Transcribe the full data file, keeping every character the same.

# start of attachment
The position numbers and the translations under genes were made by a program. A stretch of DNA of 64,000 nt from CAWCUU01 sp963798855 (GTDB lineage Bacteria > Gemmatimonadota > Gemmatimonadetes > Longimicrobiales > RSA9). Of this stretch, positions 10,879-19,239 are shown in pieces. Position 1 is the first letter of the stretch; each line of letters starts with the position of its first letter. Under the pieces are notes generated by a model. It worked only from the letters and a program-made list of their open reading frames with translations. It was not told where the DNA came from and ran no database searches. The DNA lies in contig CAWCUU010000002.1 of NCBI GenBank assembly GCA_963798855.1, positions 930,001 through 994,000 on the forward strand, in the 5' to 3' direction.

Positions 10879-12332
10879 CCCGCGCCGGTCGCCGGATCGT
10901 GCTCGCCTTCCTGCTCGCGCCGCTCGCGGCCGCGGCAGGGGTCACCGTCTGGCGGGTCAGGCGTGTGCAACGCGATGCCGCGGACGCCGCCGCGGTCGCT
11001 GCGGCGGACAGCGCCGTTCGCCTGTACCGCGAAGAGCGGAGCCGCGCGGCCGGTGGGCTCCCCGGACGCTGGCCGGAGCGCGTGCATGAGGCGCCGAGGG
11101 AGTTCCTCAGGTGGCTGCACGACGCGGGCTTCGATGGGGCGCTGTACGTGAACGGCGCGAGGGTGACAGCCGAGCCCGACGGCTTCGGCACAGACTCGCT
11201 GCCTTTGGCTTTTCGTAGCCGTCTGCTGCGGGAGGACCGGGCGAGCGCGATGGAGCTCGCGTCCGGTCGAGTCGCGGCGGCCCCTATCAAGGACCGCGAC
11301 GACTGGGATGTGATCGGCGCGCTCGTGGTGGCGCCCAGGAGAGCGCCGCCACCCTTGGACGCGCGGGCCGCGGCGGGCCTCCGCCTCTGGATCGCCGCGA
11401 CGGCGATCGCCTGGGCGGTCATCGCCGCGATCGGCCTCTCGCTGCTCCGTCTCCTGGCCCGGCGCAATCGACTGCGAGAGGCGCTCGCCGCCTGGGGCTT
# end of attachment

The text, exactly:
The position numbers and the translations under genes were made by a program. A stretch of DNA of 64,000 nt from CAWCUU01 sp963798855 (GTDB lineage Bacteria > Gemmatimonadota > Gemmatimonadetes > Longimicrobiales > RSA9). Of this stretch, positions 10,879-19,239 are shown in pieces. Position 1 is the first letter of the stretch; each line of letters starts with the position of its first letter. Under the pieces are notes generated by a model. It worked only from the letters and a program-made list of their open reading frames with translations. It was not told where the DNA came from and ran no database searches. The DNA lies in contig CAWCUU010000002.1 of NCBI GenBank assembly GCA_963798855.1, positions 930,001 through 994,000 on the forward strand, in the 5' to 3' direction.

Positions 10879-12332
10879 CCCGCGCCGGTCGCCGGATCGT
10901 GCTCGCCTTCCTGCTCGCGCCGCTCGCGGCCGCGGCAGGGGTCACCGTCTGGCGGGTCAGGCGTGTGCAACGCGATGCCGCGGACGCCGCCGCGGTCGCT
11001 GCGGCGGACAGCGCCGTTCGCCTGTACCGCGAAGAGCGGAGCCGCGCGGCCGGTGGGCTCCCCGGACGCTGGCCGGAGCGCGTGCATGAGGCGCCGAGGG
11101 AGTTCCTCAGGTGGCTGCACGACGCGGGCTTCGATGGGGCGCTGTACGTGAACGGCGCGAGGGTGACAGCCGAGCCCGACGGCTTCGGCACAGACTCGCT
11201 GCCTTTGGCTTTTCGTAGCCGTCTGCTGCGGGAGGACCGGGCGAGCGCGATGGAGCTCGCGTCCGGTCGAGTCGCGGCGGCCCCTATCAAGGACCGCGAC
11301 GACTGGGATGTGATCGGCGCGCTCGTGGTGGCGCCCAGGAGAGCGCCGCCACCCTTGGACGCGCGGGCCGCGGCGGGCCTCCGCCTCTGGATCGCCGCGA
11401 CGGCGATCGCCTGGGCGGTCATCGCCGCGATCGGCCTCTCGCTGCTCCGTCTCCTGGCCCGGCGCAATCGACTGCGAGAGGCGCTCGCCGCCTGGGGCTT